What needs to be on the differential diagnosis for OCD?
1- Tourette's Syndrome
2- Temporal Lobe Epilepsy
3- Obsessive Compulsive Personality Disorder
What is the most common thing that could cause PTSD?
Death of a loved one
What is most likely thing to cause PTSD?
What are the greatest variables associated with PTSD? (4)
Proximity, harm by another human, severity, repititino
What is criterion A for PTSD diagnosis?
Exposure to actual or threatened traumatic even (death, serious injury, sexual violence)
How long must symptoms be present for PTSD diagnosis?
More than 1 month
What are some modes of exposure in PTSD?
1- Directly experiencing events
2- Witnessing events as occur to others
3- Learning that a family member/ friend experienced such an event
4- Directly experiencing repeated/ extreme exposure to horrific details of an event
What is criterion B for PTSD diagnosis?
>1 "intrusion Symptom" associated with an event:
Distressing memories, distressing dreams/ nightmares, psychological distress from exposure to clues that symbolize the event, psychological reactions to exposure to external cues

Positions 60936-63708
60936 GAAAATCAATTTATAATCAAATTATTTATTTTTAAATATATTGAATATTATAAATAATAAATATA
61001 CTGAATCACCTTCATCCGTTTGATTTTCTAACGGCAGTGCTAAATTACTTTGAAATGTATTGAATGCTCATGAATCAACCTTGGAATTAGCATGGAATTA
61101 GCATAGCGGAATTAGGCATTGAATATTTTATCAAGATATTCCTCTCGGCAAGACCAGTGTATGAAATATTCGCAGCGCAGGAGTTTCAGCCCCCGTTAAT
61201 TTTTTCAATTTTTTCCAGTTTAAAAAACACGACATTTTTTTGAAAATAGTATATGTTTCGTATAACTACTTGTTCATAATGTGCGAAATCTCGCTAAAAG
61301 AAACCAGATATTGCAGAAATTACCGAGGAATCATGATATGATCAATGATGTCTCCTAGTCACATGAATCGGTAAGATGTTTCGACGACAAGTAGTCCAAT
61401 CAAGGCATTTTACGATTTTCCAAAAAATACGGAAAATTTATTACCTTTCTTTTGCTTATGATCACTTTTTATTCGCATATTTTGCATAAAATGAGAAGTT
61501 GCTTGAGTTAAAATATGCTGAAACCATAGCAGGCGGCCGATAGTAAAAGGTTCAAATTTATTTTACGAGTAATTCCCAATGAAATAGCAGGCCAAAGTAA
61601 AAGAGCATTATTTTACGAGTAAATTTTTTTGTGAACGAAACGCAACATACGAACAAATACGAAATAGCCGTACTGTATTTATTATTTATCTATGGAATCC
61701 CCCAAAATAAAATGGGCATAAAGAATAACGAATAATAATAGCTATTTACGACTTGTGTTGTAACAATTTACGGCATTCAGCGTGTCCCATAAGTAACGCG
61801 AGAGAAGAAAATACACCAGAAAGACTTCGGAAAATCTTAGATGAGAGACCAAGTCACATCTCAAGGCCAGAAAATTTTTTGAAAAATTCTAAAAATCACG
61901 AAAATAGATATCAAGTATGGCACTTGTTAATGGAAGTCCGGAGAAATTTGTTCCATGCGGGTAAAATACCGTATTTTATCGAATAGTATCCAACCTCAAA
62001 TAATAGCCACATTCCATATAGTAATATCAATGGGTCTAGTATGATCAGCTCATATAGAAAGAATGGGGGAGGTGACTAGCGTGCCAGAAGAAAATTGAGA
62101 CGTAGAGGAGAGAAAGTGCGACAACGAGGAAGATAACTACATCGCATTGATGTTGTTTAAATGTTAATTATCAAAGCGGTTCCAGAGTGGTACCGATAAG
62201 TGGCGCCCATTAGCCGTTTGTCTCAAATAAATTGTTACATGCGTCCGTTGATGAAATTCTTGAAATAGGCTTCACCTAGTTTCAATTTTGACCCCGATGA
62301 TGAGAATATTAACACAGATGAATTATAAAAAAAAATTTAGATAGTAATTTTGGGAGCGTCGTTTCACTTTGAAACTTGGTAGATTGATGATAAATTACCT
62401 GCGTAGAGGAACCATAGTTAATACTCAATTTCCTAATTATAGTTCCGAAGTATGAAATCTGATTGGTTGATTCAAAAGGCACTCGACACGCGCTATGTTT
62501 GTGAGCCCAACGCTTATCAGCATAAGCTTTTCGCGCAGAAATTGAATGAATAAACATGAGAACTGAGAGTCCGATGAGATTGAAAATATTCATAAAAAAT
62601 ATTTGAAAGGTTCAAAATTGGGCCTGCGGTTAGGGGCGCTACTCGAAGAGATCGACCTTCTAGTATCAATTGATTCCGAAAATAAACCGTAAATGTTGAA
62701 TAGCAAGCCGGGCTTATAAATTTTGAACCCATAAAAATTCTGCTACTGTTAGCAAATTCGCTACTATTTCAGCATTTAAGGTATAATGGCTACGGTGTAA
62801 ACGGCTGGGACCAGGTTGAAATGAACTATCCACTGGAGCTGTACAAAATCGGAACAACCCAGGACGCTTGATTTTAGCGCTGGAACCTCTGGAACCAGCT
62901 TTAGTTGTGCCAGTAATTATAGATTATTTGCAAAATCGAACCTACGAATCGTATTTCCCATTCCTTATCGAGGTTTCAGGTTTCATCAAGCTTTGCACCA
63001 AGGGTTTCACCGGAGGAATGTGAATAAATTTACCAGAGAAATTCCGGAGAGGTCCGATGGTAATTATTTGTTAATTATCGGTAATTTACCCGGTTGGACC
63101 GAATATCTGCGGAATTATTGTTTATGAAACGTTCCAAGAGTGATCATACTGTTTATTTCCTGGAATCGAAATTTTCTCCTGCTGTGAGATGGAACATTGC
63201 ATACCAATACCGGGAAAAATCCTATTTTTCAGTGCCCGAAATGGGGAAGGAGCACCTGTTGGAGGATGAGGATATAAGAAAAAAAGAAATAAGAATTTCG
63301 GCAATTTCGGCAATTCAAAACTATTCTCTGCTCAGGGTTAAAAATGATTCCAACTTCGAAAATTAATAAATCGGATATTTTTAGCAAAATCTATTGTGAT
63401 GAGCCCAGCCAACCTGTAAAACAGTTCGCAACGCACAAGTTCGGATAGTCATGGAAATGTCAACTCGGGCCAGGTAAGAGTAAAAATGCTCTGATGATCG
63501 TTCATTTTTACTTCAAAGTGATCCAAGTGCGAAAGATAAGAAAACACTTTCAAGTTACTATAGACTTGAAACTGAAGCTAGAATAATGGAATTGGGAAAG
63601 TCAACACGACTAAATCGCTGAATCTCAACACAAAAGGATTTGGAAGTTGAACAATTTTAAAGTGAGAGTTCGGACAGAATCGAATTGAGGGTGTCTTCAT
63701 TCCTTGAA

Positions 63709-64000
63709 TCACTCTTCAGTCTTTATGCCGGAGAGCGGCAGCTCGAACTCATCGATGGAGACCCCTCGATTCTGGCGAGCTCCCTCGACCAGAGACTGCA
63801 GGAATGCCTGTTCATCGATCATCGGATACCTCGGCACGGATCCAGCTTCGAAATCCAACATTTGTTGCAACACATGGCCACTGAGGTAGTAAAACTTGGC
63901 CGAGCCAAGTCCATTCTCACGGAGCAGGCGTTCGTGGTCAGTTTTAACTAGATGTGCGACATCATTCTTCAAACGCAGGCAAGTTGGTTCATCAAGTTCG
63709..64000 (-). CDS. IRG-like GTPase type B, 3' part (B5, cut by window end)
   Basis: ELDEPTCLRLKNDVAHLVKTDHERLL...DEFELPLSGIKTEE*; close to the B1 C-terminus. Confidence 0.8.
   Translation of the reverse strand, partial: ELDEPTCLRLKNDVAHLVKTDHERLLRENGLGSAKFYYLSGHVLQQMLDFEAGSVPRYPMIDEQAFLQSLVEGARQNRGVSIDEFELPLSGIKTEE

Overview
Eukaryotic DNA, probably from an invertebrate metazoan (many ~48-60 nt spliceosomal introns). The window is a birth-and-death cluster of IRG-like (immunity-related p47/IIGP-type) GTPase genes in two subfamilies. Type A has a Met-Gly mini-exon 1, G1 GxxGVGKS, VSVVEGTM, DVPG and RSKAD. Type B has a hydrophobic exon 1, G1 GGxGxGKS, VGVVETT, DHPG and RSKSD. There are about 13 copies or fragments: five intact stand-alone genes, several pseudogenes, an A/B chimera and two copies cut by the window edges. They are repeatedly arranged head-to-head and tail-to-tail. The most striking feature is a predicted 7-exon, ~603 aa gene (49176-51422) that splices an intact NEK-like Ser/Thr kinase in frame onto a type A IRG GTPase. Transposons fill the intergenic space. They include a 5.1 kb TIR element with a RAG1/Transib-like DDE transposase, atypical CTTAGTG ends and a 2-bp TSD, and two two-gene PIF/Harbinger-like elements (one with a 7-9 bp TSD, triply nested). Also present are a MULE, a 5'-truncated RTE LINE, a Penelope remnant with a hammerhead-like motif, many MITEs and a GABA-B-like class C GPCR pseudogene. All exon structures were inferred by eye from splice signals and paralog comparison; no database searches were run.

What is criterion C for PTSD diagnosis?
Avoidance of stimuli associated with traumatic events
What is criteria D for PTSD diagnosis?
Negative changes in cognition and mood with the associated event. Need 2 or more of the following:
- dissociative amnesia or repression
- exaggerated beliefs
-negative emotional state
- inability to experience positive emotions
What is criterion E for PTSD diagnosis?
Alterations in arousal/ reactivity (>2 of the following):
- Irritable behavior/ angry outbursts
- Reakless/ self-destructive behavior
- Exaggerated startle response
- Problems with concentration
- Sleep dusturbance
What is the criteria for acute stress disorder?
Same criteria for PTSD, just persists for 3 days - 1 month
When is the best time to treat PTSD/ ASD?
The earlier the treatment begins, the better
What are some co-morbidities seen with PTSD and ASD?
Substance related disorders
Other anxiety disorders
How is PTSD and ASD treated with psychotherapy?
CBT, Eye-Movement Desensitization and Reprocessing (EMDR), Support groups/ Family therapy
What are some Rx used to treat PTSD and ASD?
1st line: SSRI
2nd line: TCAs, atypical antipsychotics
3rd line: MAOi, Trazodone, propranolol